Convention Tip – DON’T Share a Booth
I do a lot of conventions, about 20 to 24 per year. I set up my booth, display my art, and sell to fans. For most illustrators in the field of Sci-fi and Fantasy art, conventions are a part of their yearly routine and income. It’s well known at this point that conventions are a great way to get your name out there, sell art, meet art directors, and other artists in the field. In my opinion doing conventions is key to developing yourself as an artist, with the added benefit of getting to participate in the greater community of fantastic art.
That said, most artists do about 5 conventions a year or less. They do the big shows, and maybe a couple of events where they are asked as guests. It’s a rare few of us that do more than 20 shows a year, which is fine. Not every artist is as extroverted and interested in salesmanship as I am. As an offshoot of the number of conventions I do, I often get asked a lot about the ins and outs of the con circuit. Every artist needs to do at least a couple of shows every year, so naturally they’re curious. To help answer that curiosity, I’ve decided to start posting some convention tips here on my blog.
Without further ado… Convention Tip – DON’T Share a Booth!
When I first got started in conventions I was scared (just like most folks). So I took several friends who worked in conventions out to dinner to pick their brains about the business. Information defeats fear! (Extra Tip – When you want to know more, take someone who does know more out to dinner.)
After one such dinner with my friend Sarah Frary, I asked her if we could share booths at some point in the future. [Now this is a natural thing to do, but understand why. You are afraid; if you have a buddy you will be less afraid. If your buddy has already done a few shows, you’re thinking you can rely on their experience.] Sarah said, “No.” She then explained that first off, our art looks nothing alike and does not complement each other. (Take a second to check out her site HERE. She’s badass but imagine the two of us right next to each other. People would be, like, what does that have to do with that?) Secondly, she said, that sharing a booth rarely works out well, even if their styles mesh. Both artists are crammed into a 6ft or 8ft space, one person might get more attention than the other, and you might interrupt the flow of each other’s sales. All in all it’s a bad scene.
[As an aside I had also done something a little rude here without realizing it at the time. Essentially I was asking Sarah to teach me the business at the sacrifice of her own sales, space, and art. I was of course clueless to this, but as older-and-wiser me looks back, I’m a little embarrassed. The MUCH better way to handle this is to offer to be an assistant to an artist you admire at the convention. Pay your own way. They MIGHT be able to get a you a free badge, but don’t expect that. Then do what they ask, watch, listen, and learn. Extra Tip – If you want to learn about cons, think old school and do a convention as an apprentice.]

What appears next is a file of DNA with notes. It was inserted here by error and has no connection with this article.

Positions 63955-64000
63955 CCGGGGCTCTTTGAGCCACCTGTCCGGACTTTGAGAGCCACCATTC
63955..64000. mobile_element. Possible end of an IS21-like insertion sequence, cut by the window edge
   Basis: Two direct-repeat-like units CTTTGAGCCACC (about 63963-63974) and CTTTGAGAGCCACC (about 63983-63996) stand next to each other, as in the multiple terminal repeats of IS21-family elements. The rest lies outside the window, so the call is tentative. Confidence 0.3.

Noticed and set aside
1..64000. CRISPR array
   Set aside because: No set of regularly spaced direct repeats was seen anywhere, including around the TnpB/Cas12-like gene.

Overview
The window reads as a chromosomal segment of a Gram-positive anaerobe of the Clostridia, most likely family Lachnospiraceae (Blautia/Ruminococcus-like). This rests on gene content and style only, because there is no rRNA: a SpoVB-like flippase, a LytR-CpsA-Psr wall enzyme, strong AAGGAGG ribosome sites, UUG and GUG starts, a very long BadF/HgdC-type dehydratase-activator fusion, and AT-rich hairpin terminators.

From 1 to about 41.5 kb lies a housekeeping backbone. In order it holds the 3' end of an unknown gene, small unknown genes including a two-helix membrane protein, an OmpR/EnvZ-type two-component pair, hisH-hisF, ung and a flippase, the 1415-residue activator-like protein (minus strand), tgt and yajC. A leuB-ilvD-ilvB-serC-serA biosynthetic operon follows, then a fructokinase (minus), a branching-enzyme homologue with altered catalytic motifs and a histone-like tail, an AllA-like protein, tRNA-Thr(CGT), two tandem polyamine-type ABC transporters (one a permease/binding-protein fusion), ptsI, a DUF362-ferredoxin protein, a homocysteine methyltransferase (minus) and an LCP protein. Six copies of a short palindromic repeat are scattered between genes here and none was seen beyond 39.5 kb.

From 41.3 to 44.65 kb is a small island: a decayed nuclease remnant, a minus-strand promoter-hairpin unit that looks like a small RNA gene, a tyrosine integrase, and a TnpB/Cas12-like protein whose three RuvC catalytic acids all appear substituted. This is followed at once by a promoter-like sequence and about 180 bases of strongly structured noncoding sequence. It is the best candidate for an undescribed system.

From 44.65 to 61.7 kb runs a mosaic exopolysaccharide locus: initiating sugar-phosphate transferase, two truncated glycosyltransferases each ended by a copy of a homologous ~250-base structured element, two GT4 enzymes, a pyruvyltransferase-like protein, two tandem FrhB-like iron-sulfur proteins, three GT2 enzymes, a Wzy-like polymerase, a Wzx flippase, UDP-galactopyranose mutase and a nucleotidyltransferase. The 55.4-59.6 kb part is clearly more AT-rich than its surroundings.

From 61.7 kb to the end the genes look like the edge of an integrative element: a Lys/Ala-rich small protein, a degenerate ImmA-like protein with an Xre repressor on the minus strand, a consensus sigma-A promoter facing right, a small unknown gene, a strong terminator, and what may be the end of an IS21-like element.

I of course nodded, thanked Sarah for her advice, and told her I understood. On some level I was a little hurt, but as the years have gone by (I’ve been doing shows since 2009) I’ve come to realize what AMAZING advice Sarah had given me. I’ve seen a lot of artists share booths and I’ve NEVER seen it work out all that well (unless the artists involved were already famous and/or successful).
I have, however, seen a lot of negative situations that relate to sharing a booth:
1. One artist outshines the other — better artist, better salesman, better display.
2. People typically make one purchase at a booth. It’s RARE a fan will buy from both artists. If you are sharing space, you are also likely sharing profit, too.
3. One artist has a bad time, looks moody, and drives people from the booth. Nobody wants to approach a frowny face!
4. One artist is very aggressive at sales and unintentionally steals a sale from their booth mate. “Oh you like unicorns, my friend here only has one unicorn painting, but I have five, check them out!” He’s having a good show and is excited, he didn’t mean to, but he just broke the vendor code (more on this in a future post) by pulling a customer away from his booth-mate.
5. One artist will not stay at the booth. They’re distracted by all the cool convention stuff or too nervous to sit still. To make matters worse, everyone likes his art more, so people keep complimenting the second artist on the absent artist’s work. Talk about resentment!
6. Art directors keep stopping by, but are only interested in one of the artists.
7. People get confused about who is who and at future events mix the two artists up. “Wait which one of you is the unicorn guy?”
I think that about covers it. In conclusion I’ll offer this final piece of advice: Take the pride in yourself and make the investment in your future. You owe it to yourself to get the credit you deserve. Even if you bomb your first few shows, it is better to fail spectacularly on your own, and learn from the experience!
DO NOT SHARE YOUR BOOTH AT CONVENTIONS!!!